Strategic CIO // IT Strategy
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1/10/2014
12:00 PM
Scott Staples
Scott Staples
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Can Outsourcing Make You More 'Agile'?

Agile software development has made its way into complex enterprise environments, but keeping the process in-house may be too expensive.

In addition to figuring out how to adopt Agile principles to your organization, the next challenge becomes how to make the most of the value while controlling the costs. One of the 12 Agile principles is to have teams co-located. While this is an ideal situation, it tends to drive up the cost of development. To control costs, companies are now experimenting with hybrid Agile teams distributed at onshore, nearshore, or offshore locations to get high productivity and quality while controlling costs.

Outsourcing providers have become very competent at providing distributed Agile development offerings. These are services that help unify a global workforce connected through strong delivery tools like videoconferencing. Distributed Agile development can help companies control costs, but a number of issues need to be addressed to make it work smoothly:

Team structure – While it's not required, it does help to have a couple people from the distributed team onsite to help with communication, coordination, requirements gathering, and so forth. Mindtree typically recommends that a project manager and business analyst from the onshore, nearshore, or offshore team (whichever outsourcing model is being used) remain onsite.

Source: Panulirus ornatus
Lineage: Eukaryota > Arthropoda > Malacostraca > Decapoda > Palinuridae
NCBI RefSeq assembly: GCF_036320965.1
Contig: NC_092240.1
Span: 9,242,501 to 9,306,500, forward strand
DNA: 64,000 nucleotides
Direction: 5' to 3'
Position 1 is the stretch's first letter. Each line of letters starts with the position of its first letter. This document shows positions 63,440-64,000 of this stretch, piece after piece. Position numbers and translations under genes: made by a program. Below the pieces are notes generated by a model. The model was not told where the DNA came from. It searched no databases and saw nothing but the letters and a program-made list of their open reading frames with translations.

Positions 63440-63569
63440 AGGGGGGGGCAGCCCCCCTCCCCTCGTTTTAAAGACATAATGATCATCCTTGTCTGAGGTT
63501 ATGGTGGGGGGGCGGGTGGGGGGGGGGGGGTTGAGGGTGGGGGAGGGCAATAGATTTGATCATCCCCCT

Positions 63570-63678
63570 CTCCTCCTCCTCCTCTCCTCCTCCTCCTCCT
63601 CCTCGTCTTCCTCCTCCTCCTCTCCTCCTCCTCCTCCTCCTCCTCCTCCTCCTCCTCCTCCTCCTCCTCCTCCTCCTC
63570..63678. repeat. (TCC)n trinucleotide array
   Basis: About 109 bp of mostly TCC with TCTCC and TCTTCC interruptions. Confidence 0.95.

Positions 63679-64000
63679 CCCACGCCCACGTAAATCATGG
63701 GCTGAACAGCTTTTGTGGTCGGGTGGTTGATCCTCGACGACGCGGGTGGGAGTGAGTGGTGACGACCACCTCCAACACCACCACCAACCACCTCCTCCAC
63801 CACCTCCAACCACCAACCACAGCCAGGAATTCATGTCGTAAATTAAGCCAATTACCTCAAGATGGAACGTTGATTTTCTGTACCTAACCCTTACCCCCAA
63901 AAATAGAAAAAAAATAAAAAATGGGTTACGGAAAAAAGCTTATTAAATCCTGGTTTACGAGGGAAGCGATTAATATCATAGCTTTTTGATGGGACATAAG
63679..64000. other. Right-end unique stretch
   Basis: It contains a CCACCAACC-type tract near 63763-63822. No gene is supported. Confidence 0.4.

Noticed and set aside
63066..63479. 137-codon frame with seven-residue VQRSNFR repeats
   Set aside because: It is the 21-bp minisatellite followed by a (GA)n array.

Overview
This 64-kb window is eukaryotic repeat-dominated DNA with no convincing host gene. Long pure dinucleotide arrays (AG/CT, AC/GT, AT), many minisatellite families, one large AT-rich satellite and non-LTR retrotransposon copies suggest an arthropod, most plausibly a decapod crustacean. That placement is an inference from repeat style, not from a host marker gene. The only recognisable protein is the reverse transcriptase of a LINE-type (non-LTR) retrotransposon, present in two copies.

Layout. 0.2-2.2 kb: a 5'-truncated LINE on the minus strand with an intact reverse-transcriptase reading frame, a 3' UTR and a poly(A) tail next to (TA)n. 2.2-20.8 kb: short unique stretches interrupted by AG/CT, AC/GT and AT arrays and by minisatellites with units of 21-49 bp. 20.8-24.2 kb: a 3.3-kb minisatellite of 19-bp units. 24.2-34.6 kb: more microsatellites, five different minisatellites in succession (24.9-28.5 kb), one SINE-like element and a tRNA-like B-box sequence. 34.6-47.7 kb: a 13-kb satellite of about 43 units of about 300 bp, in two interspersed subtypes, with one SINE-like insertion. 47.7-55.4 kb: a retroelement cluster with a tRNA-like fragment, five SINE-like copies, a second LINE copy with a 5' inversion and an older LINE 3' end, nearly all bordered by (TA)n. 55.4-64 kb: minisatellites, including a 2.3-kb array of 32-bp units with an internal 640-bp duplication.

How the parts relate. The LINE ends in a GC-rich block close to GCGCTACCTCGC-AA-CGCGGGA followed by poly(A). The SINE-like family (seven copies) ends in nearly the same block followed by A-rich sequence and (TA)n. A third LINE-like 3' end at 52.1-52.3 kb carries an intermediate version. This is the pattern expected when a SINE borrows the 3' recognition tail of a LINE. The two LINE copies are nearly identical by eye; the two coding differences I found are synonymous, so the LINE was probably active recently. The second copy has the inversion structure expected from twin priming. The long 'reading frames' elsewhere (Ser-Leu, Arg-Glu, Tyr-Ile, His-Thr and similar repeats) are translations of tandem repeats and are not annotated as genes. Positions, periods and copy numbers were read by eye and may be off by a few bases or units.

Culture – There needs to be some team "norming" so that the distributed teams understand the culture, work styles, and expectations.

Communication and coordination – A communication plan is required to ensure complete coordination between the teams, especially when time-zone differences are involved.

Infrastructure – To create a high level of productivity and communication, a number of infrastructure necessities should be available to the team, including videoconferencing, high-speed connectivity, web conferencing, and online meetings.

IT outsourcing (ITO) companies are continuously evolving their Agile offerings as more Agile work is outsourced to keep costs down. But not all ITO companies are the same, so pick your partner wisely -- and most importantly, carefully pick the location where the work will be done. The location of the teams is important because the foundation of mature Agile development is good communication, so teams needs to be accessible and highly responsive in order to be productive.  

Agile development is not for every company, but for those that make the best use of it -- and that often means outsourcing -- the advantages of reduced time-to-market and quality can be significant.

Scott Staples is the co-founder and president, Americas, at IT consulting and services company, Mindtree. Scott brings over 24 years of experience in IT consulting and client management.

Can the trendy tech strategy of DevOps really bring peace between developers and IT operations -- and deliver faster, more reliable app creation and delivery? Also in the DevOps Challenge issue of InformationWeek: Execs charting digital business strategies can't afford to take Internet connectivity for granted.

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anon8408801616
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anon8408801616,
User Rank: Apprentice
1/14/2014 | 7:39:25 PM
Distributed Agile
We have seen good success with distributed agile practices - we rely on person-to-person meetings at the beginning of an initiative and quarterly visits to maintain the relationships and clear communication. Daily interactions on gotomeeting or Skype work well to produce the software. 
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